Foreign Affairs Minister Stéphane Dion says Canada will begin to lift some sanctions on Iran now that a deal has been reached to curb that country's contentious nuclear program.
"It's true that the United Nations has asked countries to lift sanctions that were put in place to prevent Iran from using nuclear weapons for military purposes," Dion said in French during question period.
"Canada will lift its sanctions but will maintain a level of mistrust for a regime that must not have nuclear weapons, a regime that is a danger to human rights and is not a friend to our allies, including Israel," Dion said. "We will do this with our eyes wide open."
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Dion repeated his pledge in the foyer but did not give a specific timeline.
"We'll do it in accordance with our allies. They are keeping sanctions to be sure that Iran will not have the capacity to be involved in nuclear military measures, so we'll certainly be very responsible in our way," Dion said.
The remarks came after Conservative MP Peter Kent asked Dion what the government would do about Iran, a country he called a "bad actor" and one that supports Syrian dictator Bashar al-Assad.
The Conservative's foreign affairs critic, Tony Clement, condemned the policy shift, adding that the government is "going 180 degrees in the wrong direction."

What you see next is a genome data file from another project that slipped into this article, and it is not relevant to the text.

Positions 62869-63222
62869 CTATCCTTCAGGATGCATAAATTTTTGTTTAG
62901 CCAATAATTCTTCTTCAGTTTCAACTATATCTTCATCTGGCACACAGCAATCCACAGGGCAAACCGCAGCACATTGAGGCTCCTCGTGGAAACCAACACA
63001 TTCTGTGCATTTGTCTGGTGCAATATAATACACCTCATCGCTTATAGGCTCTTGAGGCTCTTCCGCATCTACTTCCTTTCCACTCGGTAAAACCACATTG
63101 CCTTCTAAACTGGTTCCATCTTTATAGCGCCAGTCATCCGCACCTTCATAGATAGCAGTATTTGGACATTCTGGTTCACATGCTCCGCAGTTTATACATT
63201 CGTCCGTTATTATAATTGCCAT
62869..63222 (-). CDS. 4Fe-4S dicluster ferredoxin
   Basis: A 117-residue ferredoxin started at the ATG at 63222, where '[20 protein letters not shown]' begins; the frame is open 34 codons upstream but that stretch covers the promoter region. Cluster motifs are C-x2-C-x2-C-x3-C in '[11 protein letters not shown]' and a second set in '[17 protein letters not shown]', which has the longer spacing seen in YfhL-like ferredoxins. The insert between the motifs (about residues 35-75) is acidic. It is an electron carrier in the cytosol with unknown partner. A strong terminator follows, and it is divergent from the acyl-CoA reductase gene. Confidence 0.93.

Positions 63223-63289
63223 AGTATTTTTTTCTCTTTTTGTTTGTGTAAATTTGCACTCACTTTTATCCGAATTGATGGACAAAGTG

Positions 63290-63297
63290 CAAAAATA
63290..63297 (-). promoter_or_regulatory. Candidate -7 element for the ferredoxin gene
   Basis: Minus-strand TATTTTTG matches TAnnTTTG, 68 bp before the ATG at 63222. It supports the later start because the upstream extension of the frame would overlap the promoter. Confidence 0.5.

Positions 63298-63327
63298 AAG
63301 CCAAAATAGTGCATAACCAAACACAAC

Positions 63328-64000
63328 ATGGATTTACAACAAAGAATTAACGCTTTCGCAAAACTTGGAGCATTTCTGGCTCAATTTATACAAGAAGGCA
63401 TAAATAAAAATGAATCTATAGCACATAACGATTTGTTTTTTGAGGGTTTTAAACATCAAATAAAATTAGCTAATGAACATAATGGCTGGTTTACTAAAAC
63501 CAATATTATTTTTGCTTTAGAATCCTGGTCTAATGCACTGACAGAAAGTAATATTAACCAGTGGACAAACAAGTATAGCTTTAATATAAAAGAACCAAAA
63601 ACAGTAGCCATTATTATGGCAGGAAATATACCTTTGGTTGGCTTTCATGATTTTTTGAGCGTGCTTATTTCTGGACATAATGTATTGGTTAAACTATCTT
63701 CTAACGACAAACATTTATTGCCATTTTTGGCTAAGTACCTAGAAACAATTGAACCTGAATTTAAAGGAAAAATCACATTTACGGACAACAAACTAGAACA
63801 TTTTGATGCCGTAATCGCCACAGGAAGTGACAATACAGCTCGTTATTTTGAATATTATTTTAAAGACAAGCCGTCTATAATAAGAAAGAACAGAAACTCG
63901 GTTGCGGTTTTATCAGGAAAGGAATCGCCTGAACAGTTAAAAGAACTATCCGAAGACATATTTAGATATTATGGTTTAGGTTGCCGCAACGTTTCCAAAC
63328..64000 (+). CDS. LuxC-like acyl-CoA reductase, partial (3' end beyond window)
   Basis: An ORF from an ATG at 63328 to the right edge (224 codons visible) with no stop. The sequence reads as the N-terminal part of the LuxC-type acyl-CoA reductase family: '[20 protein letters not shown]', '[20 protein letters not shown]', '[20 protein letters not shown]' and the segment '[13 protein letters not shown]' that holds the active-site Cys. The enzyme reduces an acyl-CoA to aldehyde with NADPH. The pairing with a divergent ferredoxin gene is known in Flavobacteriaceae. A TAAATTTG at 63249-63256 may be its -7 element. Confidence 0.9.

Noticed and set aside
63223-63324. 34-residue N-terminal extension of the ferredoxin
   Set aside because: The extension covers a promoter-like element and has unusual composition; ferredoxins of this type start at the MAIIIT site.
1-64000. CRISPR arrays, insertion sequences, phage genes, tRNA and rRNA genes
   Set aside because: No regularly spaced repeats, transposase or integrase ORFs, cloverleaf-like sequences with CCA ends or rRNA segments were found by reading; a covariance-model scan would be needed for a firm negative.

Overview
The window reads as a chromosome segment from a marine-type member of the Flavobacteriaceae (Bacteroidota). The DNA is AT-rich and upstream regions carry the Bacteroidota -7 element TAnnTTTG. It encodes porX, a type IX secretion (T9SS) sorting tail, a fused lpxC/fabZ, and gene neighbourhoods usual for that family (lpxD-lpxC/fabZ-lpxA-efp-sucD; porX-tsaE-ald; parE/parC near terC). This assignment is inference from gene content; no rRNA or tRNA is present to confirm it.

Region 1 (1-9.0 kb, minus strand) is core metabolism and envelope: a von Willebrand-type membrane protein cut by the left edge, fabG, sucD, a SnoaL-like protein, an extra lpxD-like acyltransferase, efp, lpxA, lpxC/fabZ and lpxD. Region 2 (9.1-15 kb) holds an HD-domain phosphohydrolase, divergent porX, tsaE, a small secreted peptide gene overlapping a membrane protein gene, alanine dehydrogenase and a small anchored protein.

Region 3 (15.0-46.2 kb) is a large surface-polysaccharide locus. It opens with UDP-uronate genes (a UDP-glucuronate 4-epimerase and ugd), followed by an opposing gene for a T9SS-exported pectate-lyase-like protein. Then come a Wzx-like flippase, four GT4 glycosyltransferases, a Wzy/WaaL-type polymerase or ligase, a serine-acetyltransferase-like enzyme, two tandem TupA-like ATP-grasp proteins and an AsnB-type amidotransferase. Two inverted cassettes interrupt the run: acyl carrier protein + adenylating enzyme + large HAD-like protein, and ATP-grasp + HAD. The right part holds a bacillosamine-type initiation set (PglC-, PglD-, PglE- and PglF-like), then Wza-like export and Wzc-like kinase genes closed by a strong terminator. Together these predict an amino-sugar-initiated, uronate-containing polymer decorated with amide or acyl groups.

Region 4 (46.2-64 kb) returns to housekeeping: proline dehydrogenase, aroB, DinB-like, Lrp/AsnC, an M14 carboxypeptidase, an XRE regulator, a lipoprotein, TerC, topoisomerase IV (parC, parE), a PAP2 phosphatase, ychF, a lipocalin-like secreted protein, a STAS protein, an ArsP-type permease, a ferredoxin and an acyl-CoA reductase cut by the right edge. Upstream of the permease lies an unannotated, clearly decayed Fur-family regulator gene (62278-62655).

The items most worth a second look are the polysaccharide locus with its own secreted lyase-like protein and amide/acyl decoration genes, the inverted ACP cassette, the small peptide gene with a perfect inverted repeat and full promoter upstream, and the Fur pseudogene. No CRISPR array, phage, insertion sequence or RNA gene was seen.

"Iran continues to be a state sponsor of terrorism, continues to deny as state policy the very existence of Israel. It continues to oppress its people," Clement said. "Now is not the time to review or remove sanctions against a country that is still not within the world family of nations that co-operates and works with other nations."
The Montreal-area minister batted away the criticism from Conservatives, who took a hardline stance against the Iranian regime when they were in government.
"I would say the approach of the former government was ideological and irrational. What [the Tories] are proposing now in opposition is [for Canada] to be alone in maintaining sanctions that will affect Iran but surely it will affect business in Canada," the minister said.
When asked specifically about exporting civilian aircraft — Bombardier hopes to sell regional jets to the country's national air carrier, Iran Air — Dion said it made no sense to maintain sanctions that hurt such an important Canadian industry.
"If Airbus is able to do it, why will Bombardier not be able to do it? In which way is it helping Canada, or the Iranian people or Israel or anyone that Canada is hurting its own industry?"
Opening embassy not 1st step
Dion also signaled that Canada would look to open its embassy in Tehran, but said in French that it wouldn't be the first step in restoring relations with the country.
"We think that when we have a disagreement with a regime we don't pull out, you work harder to be sure you'll see improvements. It's what our allies did in negotiating with Iran, an agreement that is good for the world. We need to be there to be sure this agreement will be fulfilled and implemented and respected."
Kent said re-establishing relations with the country would put Canadian workers at risk because it is "selective" in the way it protects foreign missions.
The Harper government abruptly closed the Canadian Embassy in Tehran in 2012, and expelled Iranian diplomats from Ottawa. The government also formally listed Iran as a state sponsor of terrorism under the Justice for Victims of Terrorism Act.